Reduce End-of-Year Stress
You just looked at the calendar and realized that Thanksgiving is only a few weeks away. Soon the tumult of the holiday season will be here. Are you ready?
If your answer is “not really,” then you are in good company. Most people will tell you they don’t feel ready for cooking, cleaning, shopping, and the ongoing festivities of the next two months. ADHD symptoms of forgetfulness and inattention, difficulty with getting started on a task, getting and staying organized, and low frustration can compound an already stressful time into the least merry months of the year.
What can you do to make things a bit brighter for you and your family? Here are some thoughts on preparing for the holiday season.
Consider your traditions and the events that are important to you and your family. What are your favorites? The same goes for decorating your home—which cherished traditions or decorations make things feel festive to you? Use your answers as your to-do list, rather than trying to do everything or decorate every room.
“Prioritizing your goals and setting aside time for them in advance can reduce your anxiety and restore a feeling of control that may have been missing in previous holidays,” says Michael R. Lewis, a retired corporate executive and entrepreneur. “Use your time wisely by doing only those things you enjoy and eliminating or substituting tasks you dislike or find boring.”
By picking your favorites and sticking to them you create more time to enjoy what is important to you and your family.
Adult ADHD symptoms often interfere with organizing and can leave one feeling overwhelmed. This year, delegate some of your “need to dos” to other family members or hire services, if you can, to help you out. This might mean having a cleaning service come the week before your guests arrive for the holiday to clean the house for you. Many grocery stores will prepare the full holiday meal ahead of time—some even deliver—and all you need to do is to reheat it. If you plan to prepare the holiday meal yourself, grocery shopping services can bring your ingredients to you so you don’t have to run to the store. Department stores and retailers will assemble your purchases, and many will even wrap those gifts.
You could also coordinate with friends and family members to arrange who will prepare which festive dish, or just go all in for a potluck meal. Together you could decide in advance who will watch the children or take them on a local adventure while preparations are underway.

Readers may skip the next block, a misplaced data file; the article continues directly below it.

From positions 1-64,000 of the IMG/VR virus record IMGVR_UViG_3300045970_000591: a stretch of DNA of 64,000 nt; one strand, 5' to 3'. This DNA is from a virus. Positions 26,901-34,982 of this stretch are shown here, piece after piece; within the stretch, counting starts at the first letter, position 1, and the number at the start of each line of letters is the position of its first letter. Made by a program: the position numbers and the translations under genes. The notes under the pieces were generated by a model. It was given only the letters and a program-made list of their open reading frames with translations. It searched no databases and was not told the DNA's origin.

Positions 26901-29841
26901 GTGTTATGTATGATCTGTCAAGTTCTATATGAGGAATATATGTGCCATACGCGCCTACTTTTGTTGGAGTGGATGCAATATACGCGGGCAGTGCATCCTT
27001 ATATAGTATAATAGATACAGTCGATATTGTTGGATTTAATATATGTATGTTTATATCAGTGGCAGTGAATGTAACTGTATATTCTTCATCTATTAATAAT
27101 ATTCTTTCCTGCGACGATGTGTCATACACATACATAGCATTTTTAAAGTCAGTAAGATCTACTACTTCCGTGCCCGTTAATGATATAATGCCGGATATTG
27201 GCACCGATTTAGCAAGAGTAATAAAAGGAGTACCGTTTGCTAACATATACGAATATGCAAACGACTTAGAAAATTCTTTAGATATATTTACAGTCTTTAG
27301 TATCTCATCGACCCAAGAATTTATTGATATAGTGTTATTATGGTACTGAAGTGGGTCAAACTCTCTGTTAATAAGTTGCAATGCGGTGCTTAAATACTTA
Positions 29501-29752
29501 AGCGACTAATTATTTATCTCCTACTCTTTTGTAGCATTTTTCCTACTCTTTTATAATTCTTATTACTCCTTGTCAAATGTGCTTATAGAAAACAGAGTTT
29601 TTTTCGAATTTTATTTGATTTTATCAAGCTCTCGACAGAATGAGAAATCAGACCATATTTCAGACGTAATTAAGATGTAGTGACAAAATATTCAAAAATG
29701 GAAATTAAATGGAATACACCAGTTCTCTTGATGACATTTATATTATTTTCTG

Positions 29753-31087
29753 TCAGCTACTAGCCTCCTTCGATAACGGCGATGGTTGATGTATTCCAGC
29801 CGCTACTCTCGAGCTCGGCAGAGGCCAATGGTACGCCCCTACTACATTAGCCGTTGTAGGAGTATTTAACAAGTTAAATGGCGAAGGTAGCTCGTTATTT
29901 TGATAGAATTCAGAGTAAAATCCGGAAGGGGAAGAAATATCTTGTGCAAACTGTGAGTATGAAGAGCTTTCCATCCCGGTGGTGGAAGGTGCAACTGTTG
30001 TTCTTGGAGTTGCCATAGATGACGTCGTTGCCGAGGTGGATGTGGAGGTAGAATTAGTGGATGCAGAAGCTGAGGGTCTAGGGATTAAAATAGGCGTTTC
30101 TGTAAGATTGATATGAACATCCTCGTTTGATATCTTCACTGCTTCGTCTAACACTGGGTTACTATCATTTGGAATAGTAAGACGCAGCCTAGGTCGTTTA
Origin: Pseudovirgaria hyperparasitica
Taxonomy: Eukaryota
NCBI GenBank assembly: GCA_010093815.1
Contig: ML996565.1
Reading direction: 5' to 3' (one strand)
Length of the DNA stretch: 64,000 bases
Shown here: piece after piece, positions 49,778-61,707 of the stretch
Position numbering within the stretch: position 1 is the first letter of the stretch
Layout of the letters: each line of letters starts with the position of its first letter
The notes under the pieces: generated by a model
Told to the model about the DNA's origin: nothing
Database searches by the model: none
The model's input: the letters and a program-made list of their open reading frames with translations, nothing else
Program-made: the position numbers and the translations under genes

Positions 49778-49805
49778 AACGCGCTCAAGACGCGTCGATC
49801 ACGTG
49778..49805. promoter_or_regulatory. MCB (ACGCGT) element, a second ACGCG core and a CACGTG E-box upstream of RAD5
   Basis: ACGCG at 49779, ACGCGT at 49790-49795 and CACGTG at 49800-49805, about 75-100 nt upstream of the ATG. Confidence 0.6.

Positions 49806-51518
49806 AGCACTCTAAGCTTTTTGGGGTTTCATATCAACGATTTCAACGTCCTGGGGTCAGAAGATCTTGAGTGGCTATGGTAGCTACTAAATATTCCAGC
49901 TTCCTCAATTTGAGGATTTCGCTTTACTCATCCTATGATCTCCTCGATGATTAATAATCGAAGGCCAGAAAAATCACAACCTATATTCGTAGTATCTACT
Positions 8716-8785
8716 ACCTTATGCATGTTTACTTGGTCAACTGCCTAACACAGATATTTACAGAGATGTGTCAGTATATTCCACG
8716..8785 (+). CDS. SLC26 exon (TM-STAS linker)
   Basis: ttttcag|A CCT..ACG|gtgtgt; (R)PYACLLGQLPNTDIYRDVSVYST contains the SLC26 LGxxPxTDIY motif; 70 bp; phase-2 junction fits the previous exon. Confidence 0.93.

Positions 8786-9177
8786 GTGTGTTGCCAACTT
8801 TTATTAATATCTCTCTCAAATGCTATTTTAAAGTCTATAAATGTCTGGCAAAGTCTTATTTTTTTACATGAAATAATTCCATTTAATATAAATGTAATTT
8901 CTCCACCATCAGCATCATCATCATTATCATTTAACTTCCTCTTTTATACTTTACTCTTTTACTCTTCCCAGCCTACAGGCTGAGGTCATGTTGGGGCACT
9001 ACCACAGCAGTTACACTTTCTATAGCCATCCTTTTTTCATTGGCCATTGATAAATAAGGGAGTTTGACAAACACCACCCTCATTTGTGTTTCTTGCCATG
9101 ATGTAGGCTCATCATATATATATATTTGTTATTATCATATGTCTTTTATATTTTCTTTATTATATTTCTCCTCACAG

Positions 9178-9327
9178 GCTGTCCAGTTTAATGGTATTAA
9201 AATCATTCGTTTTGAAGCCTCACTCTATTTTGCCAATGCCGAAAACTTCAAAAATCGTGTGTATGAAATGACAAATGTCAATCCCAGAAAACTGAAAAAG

The key is to be honest with yourself and your personal resources—time, emotions, or abilities—and decide if a task is difficult or overwhelming for you. If it is, pass it on to someone who is better prepared to tackle it. That way you can take on the tasks you are best at accomplishing with the resources you have at this time of year.
Minimize gift giving
Holidays frequently seem to be all about gifts. There is wonder in a child’s eyes when she sees the presents under the tree or opens that special gift. But giving too many gifts can take us past our budgets and all the shopping and wrapping puts a strain on us.
Make your gift-giving list early and set limits. Not everyone needs to receive a gift; sometimes a card or a sweet note could be more endearing. Eliminate the stress and overstimulation of wandering through crowded stores by shopping online; you may find it helps you stay within your budget.
“Keep in mind that the holidays are about spending time with loved ones, not gifts,” says therapist Jessica Maharaj MA, LGPC, NCC. “Your friends and family will be happy to create memories with you, so don’t worry about finding an expensive gift or if they will like it; they will appreciate your efforts and affection regardless of what you give them.”
Emphasize time with family and friends
The perfect holiday season is not about what is on the table, but about the time you spend with family and friends. Center your plans on activities you can enjoy together, especially ones that are local and community-based. Tour a light display, visit botanical gardens, or have a winter picnic at the local park.
You don’t need to accept every invitation that comes your way. Pick the events and parties you’d like to attend and send a note or an email politely declining the others. You might even want to plan days or evenings in with good books, favorite movies, and winter snacks that you can share together. Get-togethers based on a loved one’s need for either stimulation or quiet time can help to make the experience more enjoyable.
“Families thrive on traditions, but it’s less about the event itself, which your kids may have outgrown, and more about time together,” writes Alesandra Dubin of Women’s Day magazine. “If your kids are complaining, drop expensive, high-stress rituals in favor of something simple and universally appealing, like a Christmas Eve chocolate-chip pancake feast.”
Looking for more holiday planning tips?
- Finding Your Holiday Spirit Through Self-Care
- Making a Change: ADHD, Family Gatherings, and the Holidays
- Survive the Holidays—a chat with Terry Matlen, MSW, ACSW
- How Can We Refocus the Holidays This Year?
- Create Holidays That Work for You
- Podcast: How to Manage Family Holiday Stress
- Get Ahead of Holiday Stress and Enjoy the Season
- Holiday Meal Planning? You Can Do That